Two years ago, around this time, Shane Southwell didn’t know where his future was headed.
The Wildcats had just been knocked out of the NCAA tournament by Syracuse, and Kansas State’s short two-game stint in the Big Dance was marred by the controversial suspension of senior Jamar Samuels.
Southwell didn’t want to be in Manhattan anymore. And he wasn’t the only one.
Now two years later, things are better for Southwell, and for everyone else who stuck it out for second-year coach Bruce Weber.
It hasn’t always been easy for Southwell, especially recently as he’s tried to fight back from an injury, but he’s turned into one of the most recognizable faces in the program.
“I was definitely leaving,” Southwell said. “If coach (Frank) Martin was still here, I was leaving. It’s not even debatable. That’s the past, I’m really focused on trying to have a good finish and keep winning. That’s something I can hang on to the rest of my life.”
Southwell averaged 3.2 points per game in his sophomore season under the Martin-led Wildcats, and was far from an offensive threat for K-State.
But under a new staff, and in a different offense — with a lot of work in a brand new Basketball Training Facility — Southwell has become better.
By the end of last season, Southwell was scoring 8.4 points per game, and settled into a role as a starter for the Wildcats and their third scoring option behind Rodney McGruder and Angel Rodriguez. Most impressively, he shot 45 percent from long range.
“I’m still not really a scorer, I just got better at scoring,” Southwell said. “It’s a compliment to (the coaches), but also to me working hard. I worked really hard the past two years on my shot. Last year it was really good, the (coaches) just set a little confidence in me to help me improve every day.”
This season Southwell is scoring 9.9 points per contest for the Wildcats, who play at Oklahoma State tonight at 8 on ESPN, but he’s struggled since a Jan. 25 loss at Iowa State. The senior scored 14 points, but struggled in a few key possessions, including getting a game-tying 3-point shot blocked with 36 seconds to play.
After that game, Southwell went seven games before scoring in double figures again — this past Saturday at home against Iowa State — and missed two games with a foot injury.
Weber said Southwell’s injury and his poor shooting dwindled his confidence and affected his rhythm.
“He’s just got to get back to practice,” Weber said. “He’s got to get some confidence, got to get back in the gym. Now he’s moving and running and it’s just getting some game rhythm back. He is not that spectacular athlete that he can just go without practice. He needs rhythm and routine, and getting that timing back.”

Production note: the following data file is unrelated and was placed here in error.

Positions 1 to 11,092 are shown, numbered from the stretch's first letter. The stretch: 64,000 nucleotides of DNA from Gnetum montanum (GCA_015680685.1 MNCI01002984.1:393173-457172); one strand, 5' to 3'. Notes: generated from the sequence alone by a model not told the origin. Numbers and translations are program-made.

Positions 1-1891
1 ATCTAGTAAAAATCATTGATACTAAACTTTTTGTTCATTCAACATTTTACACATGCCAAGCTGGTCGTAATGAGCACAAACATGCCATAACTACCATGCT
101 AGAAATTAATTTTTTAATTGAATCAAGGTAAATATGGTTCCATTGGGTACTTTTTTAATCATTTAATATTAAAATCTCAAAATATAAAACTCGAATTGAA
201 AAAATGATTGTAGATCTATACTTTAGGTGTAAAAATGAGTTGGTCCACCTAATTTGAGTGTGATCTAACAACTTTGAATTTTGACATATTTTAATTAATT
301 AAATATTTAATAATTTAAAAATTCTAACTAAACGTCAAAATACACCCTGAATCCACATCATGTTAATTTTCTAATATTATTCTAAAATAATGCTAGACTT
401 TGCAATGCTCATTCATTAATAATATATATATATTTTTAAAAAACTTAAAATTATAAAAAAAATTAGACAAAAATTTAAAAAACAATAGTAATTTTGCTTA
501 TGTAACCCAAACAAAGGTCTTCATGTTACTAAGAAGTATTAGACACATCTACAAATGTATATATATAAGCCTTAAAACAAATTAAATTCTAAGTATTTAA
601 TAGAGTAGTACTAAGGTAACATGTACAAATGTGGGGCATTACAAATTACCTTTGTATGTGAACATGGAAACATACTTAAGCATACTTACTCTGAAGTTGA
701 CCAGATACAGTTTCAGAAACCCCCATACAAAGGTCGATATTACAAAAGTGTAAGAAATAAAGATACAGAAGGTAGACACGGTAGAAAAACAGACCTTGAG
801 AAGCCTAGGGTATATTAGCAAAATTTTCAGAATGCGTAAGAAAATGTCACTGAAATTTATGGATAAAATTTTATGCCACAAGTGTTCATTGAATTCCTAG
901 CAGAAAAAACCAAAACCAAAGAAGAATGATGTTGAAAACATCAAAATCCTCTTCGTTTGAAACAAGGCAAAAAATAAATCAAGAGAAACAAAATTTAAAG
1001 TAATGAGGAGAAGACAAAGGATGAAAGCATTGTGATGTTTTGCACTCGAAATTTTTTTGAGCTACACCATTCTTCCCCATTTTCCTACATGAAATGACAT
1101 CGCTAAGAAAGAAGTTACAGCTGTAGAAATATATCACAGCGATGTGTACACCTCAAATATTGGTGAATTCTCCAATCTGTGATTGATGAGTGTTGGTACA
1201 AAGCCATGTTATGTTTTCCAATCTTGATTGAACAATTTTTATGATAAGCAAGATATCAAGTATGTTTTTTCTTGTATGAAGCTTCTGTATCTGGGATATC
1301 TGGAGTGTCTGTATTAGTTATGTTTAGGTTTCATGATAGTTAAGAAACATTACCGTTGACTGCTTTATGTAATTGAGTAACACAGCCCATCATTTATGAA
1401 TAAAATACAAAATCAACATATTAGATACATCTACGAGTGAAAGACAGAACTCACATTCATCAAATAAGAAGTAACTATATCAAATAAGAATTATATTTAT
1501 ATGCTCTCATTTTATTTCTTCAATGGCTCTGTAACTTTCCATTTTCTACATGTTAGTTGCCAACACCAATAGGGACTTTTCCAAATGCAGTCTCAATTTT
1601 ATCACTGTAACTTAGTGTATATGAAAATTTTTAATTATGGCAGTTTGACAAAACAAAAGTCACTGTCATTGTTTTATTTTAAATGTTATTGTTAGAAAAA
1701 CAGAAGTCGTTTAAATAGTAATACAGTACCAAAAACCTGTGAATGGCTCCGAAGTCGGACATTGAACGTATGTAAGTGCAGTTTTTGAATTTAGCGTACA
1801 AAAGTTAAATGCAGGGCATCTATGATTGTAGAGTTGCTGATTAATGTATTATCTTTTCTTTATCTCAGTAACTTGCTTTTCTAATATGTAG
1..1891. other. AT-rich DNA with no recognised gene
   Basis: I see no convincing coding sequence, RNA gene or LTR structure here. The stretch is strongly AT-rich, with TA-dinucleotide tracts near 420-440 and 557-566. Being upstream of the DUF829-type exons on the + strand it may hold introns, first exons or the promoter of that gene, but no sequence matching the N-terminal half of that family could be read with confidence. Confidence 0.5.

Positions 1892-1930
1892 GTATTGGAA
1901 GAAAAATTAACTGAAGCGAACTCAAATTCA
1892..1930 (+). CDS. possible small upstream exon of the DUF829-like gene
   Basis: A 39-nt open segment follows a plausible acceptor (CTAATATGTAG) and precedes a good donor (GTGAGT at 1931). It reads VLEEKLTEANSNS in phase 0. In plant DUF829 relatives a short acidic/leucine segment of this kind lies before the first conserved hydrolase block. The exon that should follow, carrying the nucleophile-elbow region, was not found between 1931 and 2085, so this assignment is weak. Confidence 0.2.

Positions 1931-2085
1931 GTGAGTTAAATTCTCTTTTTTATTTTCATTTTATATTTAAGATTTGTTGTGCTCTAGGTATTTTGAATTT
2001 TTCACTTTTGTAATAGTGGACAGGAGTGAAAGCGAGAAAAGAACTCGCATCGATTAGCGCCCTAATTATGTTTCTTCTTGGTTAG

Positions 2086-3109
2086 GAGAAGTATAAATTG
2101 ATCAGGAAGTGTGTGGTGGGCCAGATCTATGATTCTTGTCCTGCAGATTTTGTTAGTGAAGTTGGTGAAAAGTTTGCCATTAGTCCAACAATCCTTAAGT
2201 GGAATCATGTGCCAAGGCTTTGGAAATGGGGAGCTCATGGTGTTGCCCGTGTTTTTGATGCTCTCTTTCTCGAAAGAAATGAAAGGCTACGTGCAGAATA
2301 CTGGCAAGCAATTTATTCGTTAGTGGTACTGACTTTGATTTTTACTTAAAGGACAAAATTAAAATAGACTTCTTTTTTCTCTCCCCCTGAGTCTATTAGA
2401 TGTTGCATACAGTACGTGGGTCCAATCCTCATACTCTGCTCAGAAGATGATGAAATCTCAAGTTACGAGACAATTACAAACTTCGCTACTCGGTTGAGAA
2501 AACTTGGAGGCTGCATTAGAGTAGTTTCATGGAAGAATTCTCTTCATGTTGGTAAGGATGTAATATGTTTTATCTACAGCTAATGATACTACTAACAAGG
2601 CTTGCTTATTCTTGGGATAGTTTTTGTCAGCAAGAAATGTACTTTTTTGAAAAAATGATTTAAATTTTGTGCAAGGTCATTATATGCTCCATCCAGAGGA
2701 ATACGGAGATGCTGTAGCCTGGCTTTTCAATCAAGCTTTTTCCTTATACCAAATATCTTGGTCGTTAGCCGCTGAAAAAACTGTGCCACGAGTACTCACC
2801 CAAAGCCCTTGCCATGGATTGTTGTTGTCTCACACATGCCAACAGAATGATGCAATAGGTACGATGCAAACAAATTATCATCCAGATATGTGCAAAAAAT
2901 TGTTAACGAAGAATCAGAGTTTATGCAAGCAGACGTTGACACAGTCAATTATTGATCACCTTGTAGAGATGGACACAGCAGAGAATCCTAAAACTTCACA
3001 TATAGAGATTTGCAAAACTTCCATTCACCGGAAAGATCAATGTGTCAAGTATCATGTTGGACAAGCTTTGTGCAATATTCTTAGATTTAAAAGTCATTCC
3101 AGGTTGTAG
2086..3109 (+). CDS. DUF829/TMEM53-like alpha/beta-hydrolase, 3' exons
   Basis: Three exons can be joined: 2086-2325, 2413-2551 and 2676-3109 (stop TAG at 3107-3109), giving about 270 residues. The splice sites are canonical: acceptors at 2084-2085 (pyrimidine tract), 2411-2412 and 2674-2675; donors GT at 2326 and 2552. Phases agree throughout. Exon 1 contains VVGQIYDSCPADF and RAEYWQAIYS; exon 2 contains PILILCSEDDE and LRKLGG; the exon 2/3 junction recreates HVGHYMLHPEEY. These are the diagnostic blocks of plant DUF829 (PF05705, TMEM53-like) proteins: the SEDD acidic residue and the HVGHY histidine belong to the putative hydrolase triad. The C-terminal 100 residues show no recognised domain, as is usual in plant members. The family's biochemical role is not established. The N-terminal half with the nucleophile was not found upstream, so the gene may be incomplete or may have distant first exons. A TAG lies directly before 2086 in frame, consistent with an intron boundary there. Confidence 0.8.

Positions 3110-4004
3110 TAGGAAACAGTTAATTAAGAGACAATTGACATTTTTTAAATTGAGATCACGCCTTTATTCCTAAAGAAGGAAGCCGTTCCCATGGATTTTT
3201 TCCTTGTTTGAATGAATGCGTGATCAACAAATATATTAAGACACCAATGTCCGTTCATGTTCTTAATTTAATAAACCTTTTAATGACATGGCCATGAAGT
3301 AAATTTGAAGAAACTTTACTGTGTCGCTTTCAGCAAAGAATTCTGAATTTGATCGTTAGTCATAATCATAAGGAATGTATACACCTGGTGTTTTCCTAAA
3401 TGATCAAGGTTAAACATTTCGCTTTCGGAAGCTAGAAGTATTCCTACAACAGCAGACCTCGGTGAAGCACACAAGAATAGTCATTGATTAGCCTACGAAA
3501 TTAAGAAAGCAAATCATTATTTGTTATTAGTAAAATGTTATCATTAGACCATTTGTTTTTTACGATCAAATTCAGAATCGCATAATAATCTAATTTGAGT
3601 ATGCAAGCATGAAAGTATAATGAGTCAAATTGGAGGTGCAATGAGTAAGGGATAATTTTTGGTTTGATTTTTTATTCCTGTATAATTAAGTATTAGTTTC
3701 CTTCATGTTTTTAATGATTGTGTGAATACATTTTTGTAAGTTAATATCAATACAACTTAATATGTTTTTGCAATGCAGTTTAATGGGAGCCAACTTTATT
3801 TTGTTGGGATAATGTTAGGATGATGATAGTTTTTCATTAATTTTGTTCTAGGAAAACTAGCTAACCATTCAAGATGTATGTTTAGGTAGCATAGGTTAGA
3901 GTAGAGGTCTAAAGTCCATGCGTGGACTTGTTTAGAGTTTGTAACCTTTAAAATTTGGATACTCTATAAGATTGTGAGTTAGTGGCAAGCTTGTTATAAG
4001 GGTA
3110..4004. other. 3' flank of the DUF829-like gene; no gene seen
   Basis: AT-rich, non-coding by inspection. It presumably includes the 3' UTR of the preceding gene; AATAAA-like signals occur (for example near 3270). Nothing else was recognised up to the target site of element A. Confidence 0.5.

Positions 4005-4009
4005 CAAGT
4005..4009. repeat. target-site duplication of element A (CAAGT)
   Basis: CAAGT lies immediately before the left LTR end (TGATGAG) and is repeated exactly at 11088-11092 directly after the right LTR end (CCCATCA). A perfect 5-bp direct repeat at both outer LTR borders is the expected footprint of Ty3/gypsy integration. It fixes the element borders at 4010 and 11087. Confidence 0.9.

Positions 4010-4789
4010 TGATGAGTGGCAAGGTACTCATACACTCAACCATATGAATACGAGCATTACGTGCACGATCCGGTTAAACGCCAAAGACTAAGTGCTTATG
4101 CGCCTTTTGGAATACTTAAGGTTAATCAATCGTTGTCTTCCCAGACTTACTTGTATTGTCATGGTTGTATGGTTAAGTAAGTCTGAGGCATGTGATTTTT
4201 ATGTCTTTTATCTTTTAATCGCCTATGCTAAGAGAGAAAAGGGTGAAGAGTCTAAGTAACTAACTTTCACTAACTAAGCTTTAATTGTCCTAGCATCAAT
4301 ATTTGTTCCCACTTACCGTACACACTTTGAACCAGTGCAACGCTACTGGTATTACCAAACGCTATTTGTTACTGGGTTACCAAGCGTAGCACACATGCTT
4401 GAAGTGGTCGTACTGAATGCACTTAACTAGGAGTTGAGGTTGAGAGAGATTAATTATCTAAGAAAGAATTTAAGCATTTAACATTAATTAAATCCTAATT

This past Thursday, all those things had Weber seeking to find a way to help Southwell get over his troubles. So he met with the senior to talk about how he could get his confidence back. And he tried to identify the problem.
“He’s lost a little confidence, he wasn’t playing well and then he got hurt, that was the message (to him),” he said. “I think he’s overdoing, dribbling too much, trying to make the fancy pass. You know, make the simple pass and play, that’s why he was so good last year, he let the game come to him.”
On Saturday, that talk seemed to work. Southwell made his first four shots from the field, grabbed five rebounds and had three steals. But he missed his final eight shots and finished with 13 points.
Southwell said he could tell that things got better when he started letting the game come to him. And when the Wildcats were struggling in the second half, he tried to take it upon himself to make a big play. And he missed, every time.
“I played bad in the second half and it was all because of what coach said, I wasn’t patient, I wasn’t letting the game come to me,” he said. “I was forcing it. But it was baby steps. It was taking what the defense gave me, trying to contribute. It was getting into the offense and taking shots when they came my way.”
It was far from a breakout game for Southwell, who admitted he doesn’t feel like he completely put the slump behind him. But the senior said he isn’t worried about how much he’s scoring going forward, as long as his team is winning.
“I just want to win, if we win every game for the rest of the year and I average two points, I’ll be fine,” Southwell said. “If I have a breakout game and we lose, I’ll want to go back to scoring two points and winning. I don’t think the team really needs me that much to score. If we hold teams to 50 points, we’ll be fine.”
Southwell admits coming off the bench lately hasn’t always been the easiest role for him. But that might just be the pride of a player that knows he can do better. Instead, he’s tried to learn from it.
When he’s not on the court, he said he tries to take a more active role in giving his insight to other players based on what he’s seeing. Now, he’s trying to help his team more than ever.
Southwell will play in his final regular season game in Bramlage Coliseum this Saturday when the Wildcats host Baylor. While he said he’s tried not to look ahead, he admitted it’s hard not to think about how quickly things are winding down in his college career.
“The fire runs through you at night when you’re sleeping and you’re thinking about it,” he said. “Man, it’s really winding down, and you just want to go out there and play well and give it all you’ve got. I’m not really focused on myself right now, I’m really focused on the team.”
And even though Southwell said he would be fine not scoring as long as his team could win, Weber said they would clearly benefit if Southwell could get his game going once again.
“We need him, we need him to make shots,” Weber said. “We need to get him going. He needs a nice finish for his career.”